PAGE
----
Top markets for affordable renovated housing inventory

Despite the rapidly deteriorating affordability, there is some hope for homebuyers in the form of renovated homes: properties that have been rehabbed into move-in ready condition after being purchased at auction.

HousingWire Magazine: December 2021/ January 2022

AS WE ENTER A NEW YEAR, let’s look at some of the events that we can look forward to in 2022. But what about what’s next for the housing industry?

Back to the Future of Mortgage Lending

This webinar will be a discussion on understanding what’s to come in the future of mortgage lending by analyzing past trends in the industry, evolving consumer behaviors and demographics of the industry’s production capacity.

Logan Mohtashami on Omicron and pending home sales

In this episode of HousingWire Daily, Logan Mohtashami discusses how the new COVID variant, Omicron, will impact inflation and whether or not it will send mortgage rates lower.

Politics & Money

U.S. economy grew 2.1% in Q4

This estimate, based on more complete data, confirms the BEA's prior report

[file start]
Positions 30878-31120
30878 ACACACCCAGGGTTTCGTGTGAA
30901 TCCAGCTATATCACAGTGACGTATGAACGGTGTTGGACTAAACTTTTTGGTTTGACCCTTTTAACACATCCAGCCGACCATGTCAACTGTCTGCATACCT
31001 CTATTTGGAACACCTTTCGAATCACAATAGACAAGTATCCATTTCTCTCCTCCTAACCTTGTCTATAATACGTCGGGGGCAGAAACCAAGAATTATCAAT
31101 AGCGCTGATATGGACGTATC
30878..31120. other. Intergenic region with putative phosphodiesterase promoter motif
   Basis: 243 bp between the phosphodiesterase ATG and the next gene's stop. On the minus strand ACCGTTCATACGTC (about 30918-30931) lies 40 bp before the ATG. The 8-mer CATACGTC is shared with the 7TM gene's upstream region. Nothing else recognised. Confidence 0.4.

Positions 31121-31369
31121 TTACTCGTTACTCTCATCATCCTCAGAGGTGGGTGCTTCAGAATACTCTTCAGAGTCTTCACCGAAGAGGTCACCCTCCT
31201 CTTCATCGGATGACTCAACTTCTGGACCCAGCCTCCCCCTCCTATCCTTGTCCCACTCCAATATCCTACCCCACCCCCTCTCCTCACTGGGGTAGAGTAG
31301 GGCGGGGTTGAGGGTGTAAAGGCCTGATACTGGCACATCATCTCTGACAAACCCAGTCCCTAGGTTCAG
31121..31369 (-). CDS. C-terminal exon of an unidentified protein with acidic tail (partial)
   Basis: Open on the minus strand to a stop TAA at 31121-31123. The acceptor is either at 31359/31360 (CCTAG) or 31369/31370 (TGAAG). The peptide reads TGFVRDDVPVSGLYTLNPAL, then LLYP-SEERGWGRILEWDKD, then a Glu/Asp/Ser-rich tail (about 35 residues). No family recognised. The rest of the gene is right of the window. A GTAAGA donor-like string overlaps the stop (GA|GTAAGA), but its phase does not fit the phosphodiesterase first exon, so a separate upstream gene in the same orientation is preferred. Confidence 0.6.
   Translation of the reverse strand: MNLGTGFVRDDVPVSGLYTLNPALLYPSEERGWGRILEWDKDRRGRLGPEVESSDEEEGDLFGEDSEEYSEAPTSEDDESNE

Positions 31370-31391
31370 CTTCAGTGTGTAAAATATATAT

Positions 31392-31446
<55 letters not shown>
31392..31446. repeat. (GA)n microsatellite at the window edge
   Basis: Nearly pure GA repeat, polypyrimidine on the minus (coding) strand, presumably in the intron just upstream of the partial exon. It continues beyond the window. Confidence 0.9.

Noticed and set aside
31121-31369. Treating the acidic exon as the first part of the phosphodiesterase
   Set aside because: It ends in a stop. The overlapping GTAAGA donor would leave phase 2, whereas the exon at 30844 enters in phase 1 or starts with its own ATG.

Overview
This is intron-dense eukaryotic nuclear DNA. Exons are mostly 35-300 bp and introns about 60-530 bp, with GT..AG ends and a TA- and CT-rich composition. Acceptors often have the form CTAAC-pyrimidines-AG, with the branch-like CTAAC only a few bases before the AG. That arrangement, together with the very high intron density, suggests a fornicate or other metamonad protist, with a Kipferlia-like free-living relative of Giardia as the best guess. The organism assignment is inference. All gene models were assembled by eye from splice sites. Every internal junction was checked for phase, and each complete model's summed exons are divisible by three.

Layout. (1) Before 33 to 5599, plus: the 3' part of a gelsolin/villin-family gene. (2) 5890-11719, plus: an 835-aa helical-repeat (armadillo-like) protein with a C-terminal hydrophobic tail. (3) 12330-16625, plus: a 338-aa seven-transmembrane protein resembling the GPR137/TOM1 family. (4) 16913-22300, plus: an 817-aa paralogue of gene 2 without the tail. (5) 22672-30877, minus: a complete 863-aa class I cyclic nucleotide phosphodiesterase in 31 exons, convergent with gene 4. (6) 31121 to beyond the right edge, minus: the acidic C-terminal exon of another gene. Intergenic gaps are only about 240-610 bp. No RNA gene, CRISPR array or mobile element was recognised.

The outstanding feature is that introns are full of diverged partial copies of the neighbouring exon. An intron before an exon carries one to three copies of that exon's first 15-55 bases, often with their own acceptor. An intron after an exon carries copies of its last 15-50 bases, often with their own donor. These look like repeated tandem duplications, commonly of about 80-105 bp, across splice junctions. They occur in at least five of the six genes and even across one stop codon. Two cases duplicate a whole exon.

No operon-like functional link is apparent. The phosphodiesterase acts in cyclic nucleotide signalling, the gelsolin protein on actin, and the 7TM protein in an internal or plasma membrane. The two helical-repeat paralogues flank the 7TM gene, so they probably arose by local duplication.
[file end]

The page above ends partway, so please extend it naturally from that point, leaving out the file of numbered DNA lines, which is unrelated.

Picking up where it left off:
The U.S. GDP grew at an annual rate of 2.1% in the fourth quarter of 2019, according to the third estimate from the Bureau of Economic Analysis, showing the strength of the economy before the COVID-19 pandemic hit the U.S.

The estimate in Thursday’s report is based on more complete source data than what was available in the prior report. According to the BEA, the results match the prior quarter’s pace.

In Q4, a downturn in imports and an acceleration in government spending were offset by a larger decrease in private inventory investment, according to the BEA.

Homebuilding made a positive contribution to GDP, as well as personal consumption expenditures.

The GDP increase also reflected positive contributions from exports, federal government spending, and state and local government spending, which were partly offset by negative contributions from private inventory investment and nonresidential fixed investment.

Imports, which are a subtraction in the calculation of GDP, decreased by 8.4%.

Current-dollar GDP increased by 3.5%, or $186.6 billion, in Q4 to a level of $21.73 trillion. This is down from the third quarter’s 3.8%, or $202.2 billion.

The gross domestic price purchase index increased by 1.4% in Q4, holding its ground from Q3’s increase of 1.4%. Personal consumption expenditures increased by 1.4%, down from 1.5% in the previous quarter.

Here are updates to the previous estimate:

Real GDP: Remained unchanged at 2.1%

Current-dollar GDP:  Remained unchanged at 3.5%

Gross domestic purchases price index:  Remained unchanged at 1.4%

Personal consumption expenditures: Increased to 1.4%, up from the last estimate’s 1.3%

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